The Piazzale Michelangelo can also be accessed by car along the tree-lined Viale Michelangelo or by bus.
Piazzale Michelangelo was designed in 1869 by Florentine architect Giuseppe Poggi who's idea was to built the huge terrace dedicated to Michelangelo where copies of his most important works would be displayed. Poggi also designed hillside building with the loggia as museum for Michelangelo's works but this project was never realized, that building is now a restaurant. In fact, the only realized idea by Poggi is the bronze copy of David which occupying the central position of the square.
Piazzale Michelangelo offers magnificent panoramic views of Florence and the Arno valley and is very popular spot with locals and tourists.
The best overall view of Florence is from the Monte Alle Croci, at the Piazzale Michelangelo. Here, one can see all of Florence--the Ponte Vecchio, the Duomo, the palaces, and parks. It's a great place to visit at the beginning or end of your visit.
You get the best views of Florence at the Piazzale Michelangelo. If you can take the long uphill walk, you should go on foot because the walk along the riverbank is very nice. But you can also catch a bus. try and go at the sunset, it's a plus.
The city of Florence is very romantic itself, but to get the extra spicy thing it's a must to climb up to the Piazzelle Michelangelo. High up above the city, with an amazing view of it, you'll have a whole piazza just for yourself...
... eh... but you might have to share it with thousands of other people, searching for the same thing...
A good advice is to go there in low season (late autumn for example) when neither the city of the piazzelle itself is so crowded with tourists from all over the world.
And, go there in the afternoon, to get the fantastic sunset in front of your eyes. But get there quite early, as it both takes quite some time to get there from downtown, but also because the changings of colour over the city when city sun is going down lower and lower is simply amazing.
There are some souvenir shops here, and during high season a lot of vendors selling about everything, and never seems to give up either. So be prepared for this.
Or buy a bottle of cold Birra Moretti and just shut out everything else except for the beer and the fantastic view. :)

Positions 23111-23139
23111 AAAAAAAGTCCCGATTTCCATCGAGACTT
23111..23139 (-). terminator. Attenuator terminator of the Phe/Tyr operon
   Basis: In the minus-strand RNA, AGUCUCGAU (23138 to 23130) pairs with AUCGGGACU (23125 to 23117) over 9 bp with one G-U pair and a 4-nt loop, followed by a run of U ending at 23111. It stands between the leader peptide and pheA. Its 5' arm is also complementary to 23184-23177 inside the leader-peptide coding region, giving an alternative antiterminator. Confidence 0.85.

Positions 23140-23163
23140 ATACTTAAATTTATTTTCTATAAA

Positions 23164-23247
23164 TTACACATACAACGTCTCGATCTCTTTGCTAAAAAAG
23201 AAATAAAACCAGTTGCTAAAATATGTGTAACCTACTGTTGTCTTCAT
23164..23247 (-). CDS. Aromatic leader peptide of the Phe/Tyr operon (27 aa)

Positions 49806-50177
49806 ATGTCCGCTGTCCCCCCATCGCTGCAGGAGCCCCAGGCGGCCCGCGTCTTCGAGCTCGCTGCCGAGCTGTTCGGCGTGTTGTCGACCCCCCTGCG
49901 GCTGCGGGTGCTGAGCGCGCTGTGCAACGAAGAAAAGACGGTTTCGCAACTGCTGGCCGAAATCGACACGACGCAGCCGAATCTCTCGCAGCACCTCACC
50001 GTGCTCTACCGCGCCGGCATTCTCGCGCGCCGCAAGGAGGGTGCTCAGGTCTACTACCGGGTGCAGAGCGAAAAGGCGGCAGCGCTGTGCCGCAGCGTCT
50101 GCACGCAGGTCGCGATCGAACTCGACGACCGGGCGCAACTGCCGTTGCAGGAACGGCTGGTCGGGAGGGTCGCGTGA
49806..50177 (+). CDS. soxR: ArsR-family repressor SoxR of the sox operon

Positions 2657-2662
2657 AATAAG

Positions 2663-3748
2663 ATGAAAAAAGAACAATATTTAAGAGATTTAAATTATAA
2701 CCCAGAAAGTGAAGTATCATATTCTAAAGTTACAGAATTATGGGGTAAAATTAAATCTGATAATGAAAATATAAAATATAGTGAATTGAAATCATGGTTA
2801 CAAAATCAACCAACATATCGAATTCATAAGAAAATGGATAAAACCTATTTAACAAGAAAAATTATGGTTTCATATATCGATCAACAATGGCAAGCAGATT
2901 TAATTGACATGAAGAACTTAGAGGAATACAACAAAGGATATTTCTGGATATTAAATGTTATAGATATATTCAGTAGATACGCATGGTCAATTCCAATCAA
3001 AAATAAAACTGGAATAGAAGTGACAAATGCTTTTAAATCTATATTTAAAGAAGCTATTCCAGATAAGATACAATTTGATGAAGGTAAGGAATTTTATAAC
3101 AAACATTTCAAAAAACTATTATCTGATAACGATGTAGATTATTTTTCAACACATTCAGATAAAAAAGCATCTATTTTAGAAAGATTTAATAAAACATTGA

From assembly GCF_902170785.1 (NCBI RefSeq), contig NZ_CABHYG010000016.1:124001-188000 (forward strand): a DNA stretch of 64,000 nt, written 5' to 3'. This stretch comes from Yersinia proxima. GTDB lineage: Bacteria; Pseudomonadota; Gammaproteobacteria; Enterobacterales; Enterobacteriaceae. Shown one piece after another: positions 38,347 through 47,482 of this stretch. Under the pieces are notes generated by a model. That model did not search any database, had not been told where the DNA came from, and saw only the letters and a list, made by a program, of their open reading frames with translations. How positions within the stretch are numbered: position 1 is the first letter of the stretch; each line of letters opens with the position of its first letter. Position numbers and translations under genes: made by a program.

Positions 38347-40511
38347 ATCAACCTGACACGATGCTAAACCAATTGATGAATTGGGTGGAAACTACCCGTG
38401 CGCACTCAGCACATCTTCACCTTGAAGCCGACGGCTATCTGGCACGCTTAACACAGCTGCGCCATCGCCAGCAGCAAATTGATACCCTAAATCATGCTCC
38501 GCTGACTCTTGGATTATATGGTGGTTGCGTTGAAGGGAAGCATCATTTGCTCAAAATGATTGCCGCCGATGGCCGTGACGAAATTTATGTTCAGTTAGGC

On the piazzelle there is also a copied statue of David.
But have a look at the view instead. Look out for the Ponte Vecchio, il Duomo, Palazzo Vecchio and all the other famous sights. Including the football stadium of course. :)
When we first arrived in Florence we were taken, on our bus, up to the Piazza Michelangelo.
The views from the top of the hill will take your breath away.
Designed in 1869 by Poggi, it offers a great view of the city, and is a very popular tourist destination.
While here you can take wonderful pictures, see the statue of David (a smaller version), buy souvenirs from vendors (or dodge the vendors like me), and just walk around. It is a very touristy place-in case you don't like those things.
The piazza also offers walking paths, a skate park, soccer courts, and even a small cafe off of the main road.
Many people decide to walk up this steep hill, but there are many other options including taking a public bus.
Highly prized on my tourist goals is the vantage point to snap about at the panorama view of Florence. Usually Cathedrals do the job, or a tower, but here you must either find a bus or, like myself, walk! I suggest walking, because the path is really pleasant, with vegetation and flowers lining your climb up the numberous stone steps, and winding through the gently rising italian neighbourhoods villa, cobblestones, flowerpot wooden windowsills, typical italian....
Once arrived, you can see florence as a whole, with detiorating but charming villa houses in various orientations, the beautiful river, and the Cathedral dwarfing all other entities by the hand of God. the Cathedral is a ship in the middle of the ocean. but perfectly harmonious with the naval dome.
I saw it at night; florence does not have many city lights, which adds to the charm and small italian feeling.